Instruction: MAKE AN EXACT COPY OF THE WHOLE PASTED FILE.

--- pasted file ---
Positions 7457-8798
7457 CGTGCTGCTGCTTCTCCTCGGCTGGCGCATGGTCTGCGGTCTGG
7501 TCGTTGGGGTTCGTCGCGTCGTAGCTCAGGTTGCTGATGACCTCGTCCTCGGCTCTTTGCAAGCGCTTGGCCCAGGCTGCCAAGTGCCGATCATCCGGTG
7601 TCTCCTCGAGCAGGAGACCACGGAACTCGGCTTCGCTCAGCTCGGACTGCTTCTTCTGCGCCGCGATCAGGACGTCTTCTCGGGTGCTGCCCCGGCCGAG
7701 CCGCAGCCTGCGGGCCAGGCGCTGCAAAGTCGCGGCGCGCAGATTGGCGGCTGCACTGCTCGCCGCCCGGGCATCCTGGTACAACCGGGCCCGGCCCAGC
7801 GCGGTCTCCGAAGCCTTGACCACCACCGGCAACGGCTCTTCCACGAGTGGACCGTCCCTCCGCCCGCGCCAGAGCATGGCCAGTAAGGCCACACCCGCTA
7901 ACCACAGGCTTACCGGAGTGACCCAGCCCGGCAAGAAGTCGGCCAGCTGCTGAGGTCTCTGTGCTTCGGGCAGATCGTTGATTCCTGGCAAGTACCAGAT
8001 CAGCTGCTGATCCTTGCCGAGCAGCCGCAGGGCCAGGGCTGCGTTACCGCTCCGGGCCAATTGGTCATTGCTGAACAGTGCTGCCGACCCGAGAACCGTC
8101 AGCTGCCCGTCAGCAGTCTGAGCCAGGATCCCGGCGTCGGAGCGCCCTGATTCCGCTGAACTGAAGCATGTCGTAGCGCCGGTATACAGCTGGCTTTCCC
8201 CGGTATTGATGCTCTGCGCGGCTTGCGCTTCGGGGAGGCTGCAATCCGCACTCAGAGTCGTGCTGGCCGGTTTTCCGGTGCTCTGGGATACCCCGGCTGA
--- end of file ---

Positions 7457-8798
7457 CGTGCTGCTGCTTCTCCTCGGCTGGCGCATGGTCTGCGGTCTGG
7501 TCGTTGGGGTTCGTCGCGTCGTAGCTCAGGTTGCTGATGACCTCGTCCTCGGCTCTTTGCAAGCGCTTGGCCCAGGCTGCCAAGTGCCGATCATCCGGTG
7601 TCTCCTCGAGCAGGAGACCACGGAACTCGGCTTCGCTCAGCTCGGACTGCTTCTTCTGCGCCGCGATCAGGACGTCTTCTCGGGTGCTGCCCCGGCCGAG
7701 CCGCAGCCTGCGGGCCAGGCGCTGCAAAGTCGCGGCGCGCAGATTGGCGGCTGCACTGCTCGCCGCCCGGGCATCCTGGTACAACCGGGCCCGGCCCAGC
7801 GCGGTCTCCGAAGCCTTGACCACCACCGGCAACGGCTCTTCCACGAGTGGACCGTCCCTCCGCCCGCGCCAGAGCATGGCCAGTAAGGCCACACCCGCTA
7901 ACCACAGGCTTACCGGAGTGACCCAGCCCGGCAAGAAGTCGGCCAGCTGCTGAGGTCTCTGTGCTTCGGGCAGATCGTTGATTCCTGGCAAGTACCAGAT
8001 CAGCTGCTGATCCTTGCCGAGCAGCCGCAGGGCCAGGGCTGCGTTACCGCTCCGGGCCAATTGGTCATTGCTGAACAGTGCTGCCGACCCGAGAACCGTC
8101 AGCTGCCCGTCAGCAGTCTGAGCCAGGATCCCGGCGTCGGAGCGCCCTGATTCCGCTGAACTGAAGCATGTCGTAGCGCCGGTATACAGCTGGCTTTCCC
8201 CGGTATTGATGCTCTGCGCGGCTTGCGCTTCGGGGAGGCTGCAATCCGCACTCAGAGTCGTGCTGGCCGGTTTTCCGGTGCTCTGGGATACCCCGGCTGA